Lauren started playing the cornet at the age of seven and took part in her first ‘Area contest' at the age of 8, with Tilbury Band. She went on to make her Principal Cornet contest debut at aged ten, playing Indian Summer with Thurrock Spectrum Brass. At the age of twelve Lauren became the youngest ever winner of Thurrock Musician of the Year, and began studying trumpet and piano at the Junior Guildhall School of Music. In 2004 Lauren was promoted to Principal Cornet of the Junior Guildhall Brass Band, which she maintained for her two remaining years at Guildhall, and was awarded the coveted ‘Brass Prize’ in her final year. Studying at Junior Guildhall provided many memorable experiences for Lauren, including winning Music for Youth after performing Year of the Dragon on Principal Cornet at Birmingham Symphony Hall.
Lauren joined Thundersley Brass as Principal Cornet in 2006, having spent some time previously playing cornet at Aveley and Newham Band, and flugel with Clacton-on-Sea Co-op Band. Lauren joined Friary in 2008 to spend more time with her future husband, Richard. Lauren held various positions in the cornet section before moving to flugel in 2012. As well as being the Band’s Secretary, she is a regular soloist with the Band, and also enjoys competing at solo competitions which has seen her crowned the Southern Counties Slow Melody Champion in 2010 and 2014. Lauren’s fondest banding moment was stepping on the Royal Albert Hall stage for the first time in 2013, and then getting to repeat this in 2014 - although only just making it, after having her appendix removed five days beforehand.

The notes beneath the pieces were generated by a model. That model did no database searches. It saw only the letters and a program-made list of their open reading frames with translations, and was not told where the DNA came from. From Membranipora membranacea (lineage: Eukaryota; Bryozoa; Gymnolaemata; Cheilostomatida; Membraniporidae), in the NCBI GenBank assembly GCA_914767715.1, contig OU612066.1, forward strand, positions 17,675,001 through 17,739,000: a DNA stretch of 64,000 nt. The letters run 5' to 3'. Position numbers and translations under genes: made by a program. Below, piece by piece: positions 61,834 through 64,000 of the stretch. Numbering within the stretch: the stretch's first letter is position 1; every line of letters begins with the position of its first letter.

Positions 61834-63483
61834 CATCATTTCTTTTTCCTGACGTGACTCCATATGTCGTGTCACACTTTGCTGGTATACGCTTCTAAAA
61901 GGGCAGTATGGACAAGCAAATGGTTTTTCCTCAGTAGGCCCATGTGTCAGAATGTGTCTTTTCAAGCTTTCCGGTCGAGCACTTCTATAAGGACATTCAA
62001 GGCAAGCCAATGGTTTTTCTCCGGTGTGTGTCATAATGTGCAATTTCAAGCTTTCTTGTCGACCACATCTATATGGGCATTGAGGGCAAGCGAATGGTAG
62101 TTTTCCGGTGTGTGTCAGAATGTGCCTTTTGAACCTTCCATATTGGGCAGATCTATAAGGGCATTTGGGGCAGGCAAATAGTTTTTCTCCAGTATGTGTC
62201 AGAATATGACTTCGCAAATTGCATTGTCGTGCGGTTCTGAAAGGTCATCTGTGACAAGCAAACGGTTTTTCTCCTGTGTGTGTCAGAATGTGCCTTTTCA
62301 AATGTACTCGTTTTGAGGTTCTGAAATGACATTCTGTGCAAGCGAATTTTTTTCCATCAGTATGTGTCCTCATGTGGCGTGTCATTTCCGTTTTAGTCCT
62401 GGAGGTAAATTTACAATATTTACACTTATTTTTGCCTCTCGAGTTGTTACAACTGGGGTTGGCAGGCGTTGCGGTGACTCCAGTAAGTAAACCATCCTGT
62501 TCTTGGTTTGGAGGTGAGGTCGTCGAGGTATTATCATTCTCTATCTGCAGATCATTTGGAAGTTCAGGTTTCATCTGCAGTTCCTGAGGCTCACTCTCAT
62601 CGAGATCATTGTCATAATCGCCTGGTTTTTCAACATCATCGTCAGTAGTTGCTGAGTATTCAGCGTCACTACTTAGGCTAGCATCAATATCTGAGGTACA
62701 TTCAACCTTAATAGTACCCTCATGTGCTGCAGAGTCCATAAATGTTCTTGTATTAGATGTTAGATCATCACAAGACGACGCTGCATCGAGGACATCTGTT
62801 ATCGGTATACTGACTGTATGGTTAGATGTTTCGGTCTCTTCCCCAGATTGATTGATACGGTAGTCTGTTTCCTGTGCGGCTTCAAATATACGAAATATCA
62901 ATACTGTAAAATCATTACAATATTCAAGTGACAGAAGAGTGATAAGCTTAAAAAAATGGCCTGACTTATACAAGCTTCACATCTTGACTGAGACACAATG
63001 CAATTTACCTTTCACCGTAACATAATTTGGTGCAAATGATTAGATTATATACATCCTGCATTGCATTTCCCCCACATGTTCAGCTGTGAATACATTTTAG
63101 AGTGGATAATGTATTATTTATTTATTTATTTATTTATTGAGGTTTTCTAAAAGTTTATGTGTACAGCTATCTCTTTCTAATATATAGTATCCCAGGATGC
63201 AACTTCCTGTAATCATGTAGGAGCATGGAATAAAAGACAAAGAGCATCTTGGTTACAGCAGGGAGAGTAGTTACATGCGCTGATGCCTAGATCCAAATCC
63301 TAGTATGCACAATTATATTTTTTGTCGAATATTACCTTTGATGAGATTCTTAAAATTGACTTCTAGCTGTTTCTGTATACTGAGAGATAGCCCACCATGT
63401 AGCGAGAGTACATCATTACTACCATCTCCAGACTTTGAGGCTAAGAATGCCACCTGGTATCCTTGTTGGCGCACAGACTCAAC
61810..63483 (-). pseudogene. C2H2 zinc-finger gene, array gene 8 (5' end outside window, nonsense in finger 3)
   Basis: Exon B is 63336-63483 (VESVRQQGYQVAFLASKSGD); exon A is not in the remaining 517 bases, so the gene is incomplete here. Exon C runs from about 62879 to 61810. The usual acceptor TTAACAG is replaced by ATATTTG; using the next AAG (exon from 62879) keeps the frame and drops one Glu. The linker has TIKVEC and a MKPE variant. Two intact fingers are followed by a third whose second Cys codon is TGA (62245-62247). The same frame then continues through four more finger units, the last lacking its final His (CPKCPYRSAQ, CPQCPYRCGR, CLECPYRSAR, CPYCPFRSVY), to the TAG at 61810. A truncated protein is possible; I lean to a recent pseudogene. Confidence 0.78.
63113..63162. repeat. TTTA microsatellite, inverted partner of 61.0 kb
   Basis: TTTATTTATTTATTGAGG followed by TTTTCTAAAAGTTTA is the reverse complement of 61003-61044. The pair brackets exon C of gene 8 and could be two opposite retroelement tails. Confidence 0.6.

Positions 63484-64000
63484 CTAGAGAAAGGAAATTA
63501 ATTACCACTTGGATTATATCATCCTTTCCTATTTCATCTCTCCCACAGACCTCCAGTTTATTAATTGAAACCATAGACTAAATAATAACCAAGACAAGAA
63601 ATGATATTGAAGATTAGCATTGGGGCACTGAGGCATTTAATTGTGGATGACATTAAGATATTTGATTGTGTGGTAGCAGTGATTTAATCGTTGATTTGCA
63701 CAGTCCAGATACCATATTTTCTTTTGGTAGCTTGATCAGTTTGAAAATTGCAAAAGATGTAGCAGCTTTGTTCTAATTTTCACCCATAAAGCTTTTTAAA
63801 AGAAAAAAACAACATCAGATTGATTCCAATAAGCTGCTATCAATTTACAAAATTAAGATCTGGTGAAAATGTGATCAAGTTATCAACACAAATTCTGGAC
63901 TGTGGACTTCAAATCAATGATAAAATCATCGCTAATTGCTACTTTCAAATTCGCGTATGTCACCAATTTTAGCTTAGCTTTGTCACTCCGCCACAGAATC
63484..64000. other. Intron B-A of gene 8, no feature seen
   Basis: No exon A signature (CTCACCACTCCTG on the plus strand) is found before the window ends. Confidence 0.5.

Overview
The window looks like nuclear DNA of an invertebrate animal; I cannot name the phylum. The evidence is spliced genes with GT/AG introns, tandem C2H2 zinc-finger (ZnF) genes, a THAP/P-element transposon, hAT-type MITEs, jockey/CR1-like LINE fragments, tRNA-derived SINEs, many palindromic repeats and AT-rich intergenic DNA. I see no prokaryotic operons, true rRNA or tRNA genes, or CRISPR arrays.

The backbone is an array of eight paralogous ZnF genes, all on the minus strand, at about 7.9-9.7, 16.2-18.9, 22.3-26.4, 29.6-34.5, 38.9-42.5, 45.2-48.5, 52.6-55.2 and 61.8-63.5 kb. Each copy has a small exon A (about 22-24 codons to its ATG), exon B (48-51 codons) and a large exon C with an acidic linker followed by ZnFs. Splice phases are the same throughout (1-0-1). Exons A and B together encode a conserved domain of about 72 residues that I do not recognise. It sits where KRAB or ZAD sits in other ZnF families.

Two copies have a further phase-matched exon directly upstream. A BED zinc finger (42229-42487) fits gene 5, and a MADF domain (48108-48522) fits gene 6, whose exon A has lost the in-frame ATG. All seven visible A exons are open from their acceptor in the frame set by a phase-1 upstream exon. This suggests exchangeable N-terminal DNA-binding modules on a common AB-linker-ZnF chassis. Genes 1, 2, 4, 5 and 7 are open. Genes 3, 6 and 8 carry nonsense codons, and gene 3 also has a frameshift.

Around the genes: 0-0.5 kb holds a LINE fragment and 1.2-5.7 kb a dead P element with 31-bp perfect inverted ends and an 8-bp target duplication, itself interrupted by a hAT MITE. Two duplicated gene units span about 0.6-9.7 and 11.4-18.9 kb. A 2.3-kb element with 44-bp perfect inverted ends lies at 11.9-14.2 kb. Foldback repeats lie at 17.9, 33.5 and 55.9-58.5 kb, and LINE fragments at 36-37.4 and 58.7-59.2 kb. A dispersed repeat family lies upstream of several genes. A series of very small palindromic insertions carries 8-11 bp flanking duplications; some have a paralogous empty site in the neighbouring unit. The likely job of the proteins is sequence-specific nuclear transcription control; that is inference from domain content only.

Lauren’s claim to fame is being asked to dep on flugel for Grimethorpe in 2008, but having to turn down the opportunity due to a Friary engagement. Lauren comes from a musical family, with her Mum playing horn, her eldest Brother, Rhys, playing flugelhorn, and her younger Brother and Sister playing for NEHASB and Cove Brass. Away from the band room, Lauren is a busy mum of 2 children and works in Internal Communications.
Owen Farr, renowned tenor horn soloist: “If you were good you were put on cornet or euphonium, if you were big you were given a tuba, and if you were completely useless you were put on horn.”
Nick plays Second Horn. He knows his place.
Nick’s foray into banding began on cornet with Briton Ferry Silver and has spluttered along via Grimsdyke, Epsom, Pangbourne, Epsom (again) and Capital Concert Brass from whence he arrived at Friary in 2007. It was during his second stint at Epsom that he was reassigned to horn, ostensibly to fill a vacancy, although in reality more likely a damage-limitation ploy. While at Friary Nick has played in both the National First Section (2010) and Senior Trophy (2014) victories, and has also been privileged to appear in all seven of Friary’s consecutive Royal Albert Hall Finals from 2013, although whether the adjudicators felt similarly privileged is less certain. Other performing highlights include a concert audience of zero and the opening of a public lavatory.